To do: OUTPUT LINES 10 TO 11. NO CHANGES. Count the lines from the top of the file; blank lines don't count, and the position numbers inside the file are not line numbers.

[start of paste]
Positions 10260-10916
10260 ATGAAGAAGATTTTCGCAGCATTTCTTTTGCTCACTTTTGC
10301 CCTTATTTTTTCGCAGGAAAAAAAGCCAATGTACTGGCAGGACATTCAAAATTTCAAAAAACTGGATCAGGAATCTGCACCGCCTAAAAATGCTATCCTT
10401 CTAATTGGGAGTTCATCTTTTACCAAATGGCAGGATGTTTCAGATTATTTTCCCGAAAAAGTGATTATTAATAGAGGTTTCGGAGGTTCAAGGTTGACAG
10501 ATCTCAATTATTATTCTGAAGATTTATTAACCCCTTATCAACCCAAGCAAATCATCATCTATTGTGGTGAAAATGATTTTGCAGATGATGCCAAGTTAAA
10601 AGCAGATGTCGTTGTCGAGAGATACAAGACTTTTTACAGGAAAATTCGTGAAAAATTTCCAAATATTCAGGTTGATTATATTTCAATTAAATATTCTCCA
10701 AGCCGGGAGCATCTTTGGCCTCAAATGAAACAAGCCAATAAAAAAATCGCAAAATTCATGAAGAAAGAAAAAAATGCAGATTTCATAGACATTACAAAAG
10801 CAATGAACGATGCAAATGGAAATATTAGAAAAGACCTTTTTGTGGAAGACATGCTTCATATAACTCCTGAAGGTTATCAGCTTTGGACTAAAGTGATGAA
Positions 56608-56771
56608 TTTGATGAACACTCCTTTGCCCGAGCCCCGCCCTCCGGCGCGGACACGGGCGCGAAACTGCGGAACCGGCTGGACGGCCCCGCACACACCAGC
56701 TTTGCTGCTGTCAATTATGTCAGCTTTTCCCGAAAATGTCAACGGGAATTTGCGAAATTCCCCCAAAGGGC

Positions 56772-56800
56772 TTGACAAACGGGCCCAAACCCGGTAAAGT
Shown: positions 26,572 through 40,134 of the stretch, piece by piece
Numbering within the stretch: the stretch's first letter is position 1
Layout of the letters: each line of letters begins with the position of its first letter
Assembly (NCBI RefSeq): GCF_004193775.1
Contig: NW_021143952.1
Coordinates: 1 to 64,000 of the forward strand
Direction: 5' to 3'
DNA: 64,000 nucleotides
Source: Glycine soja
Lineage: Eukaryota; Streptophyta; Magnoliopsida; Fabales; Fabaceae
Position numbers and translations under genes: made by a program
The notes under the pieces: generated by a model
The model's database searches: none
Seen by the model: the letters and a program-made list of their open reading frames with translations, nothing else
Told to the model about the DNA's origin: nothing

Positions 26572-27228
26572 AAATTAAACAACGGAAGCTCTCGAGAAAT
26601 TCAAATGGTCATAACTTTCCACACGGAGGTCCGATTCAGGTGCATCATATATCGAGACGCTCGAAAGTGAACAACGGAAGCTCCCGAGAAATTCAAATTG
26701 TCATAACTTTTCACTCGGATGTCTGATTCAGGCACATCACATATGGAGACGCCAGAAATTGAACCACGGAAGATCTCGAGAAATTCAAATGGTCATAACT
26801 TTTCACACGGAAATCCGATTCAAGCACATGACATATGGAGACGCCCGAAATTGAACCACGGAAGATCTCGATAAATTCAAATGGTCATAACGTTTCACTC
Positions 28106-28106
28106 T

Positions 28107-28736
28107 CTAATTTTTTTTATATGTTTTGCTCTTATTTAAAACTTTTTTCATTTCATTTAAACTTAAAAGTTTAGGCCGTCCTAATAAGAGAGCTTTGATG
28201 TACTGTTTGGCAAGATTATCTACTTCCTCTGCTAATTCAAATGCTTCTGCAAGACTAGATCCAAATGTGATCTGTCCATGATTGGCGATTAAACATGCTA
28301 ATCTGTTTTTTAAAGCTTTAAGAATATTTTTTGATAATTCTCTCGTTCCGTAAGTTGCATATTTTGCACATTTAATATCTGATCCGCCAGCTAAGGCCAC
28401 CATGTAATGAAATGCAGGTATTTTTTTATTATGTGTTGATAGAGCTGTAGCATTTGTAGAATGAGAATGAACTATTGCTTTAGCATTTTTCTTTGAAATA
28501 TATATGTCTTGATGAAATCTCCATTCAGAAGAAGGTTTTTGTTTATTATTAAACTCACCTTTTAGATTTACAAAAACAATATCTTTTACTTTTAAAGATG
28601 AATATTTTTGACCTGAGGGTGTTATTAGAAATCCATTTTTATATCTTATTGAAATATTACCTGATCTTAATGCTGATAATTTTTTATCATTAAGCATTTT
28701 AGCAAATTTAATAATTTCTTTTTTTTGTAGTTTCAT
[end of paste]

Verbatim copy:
56608 TTTGATGAACACTCCTTTGCCCGAGCCCCGCCCTCCGGCGCGGACACGGGCGCGAAACTGCGGAACCGGCTGGACGGCCCCGCACACACCAGC
56701 TTTGCTGCTGTCAATTATGTCAGCTTTTCCCGAAAATGTCAACGGGAATTTGCGAAATTCCCCCAAAGGGC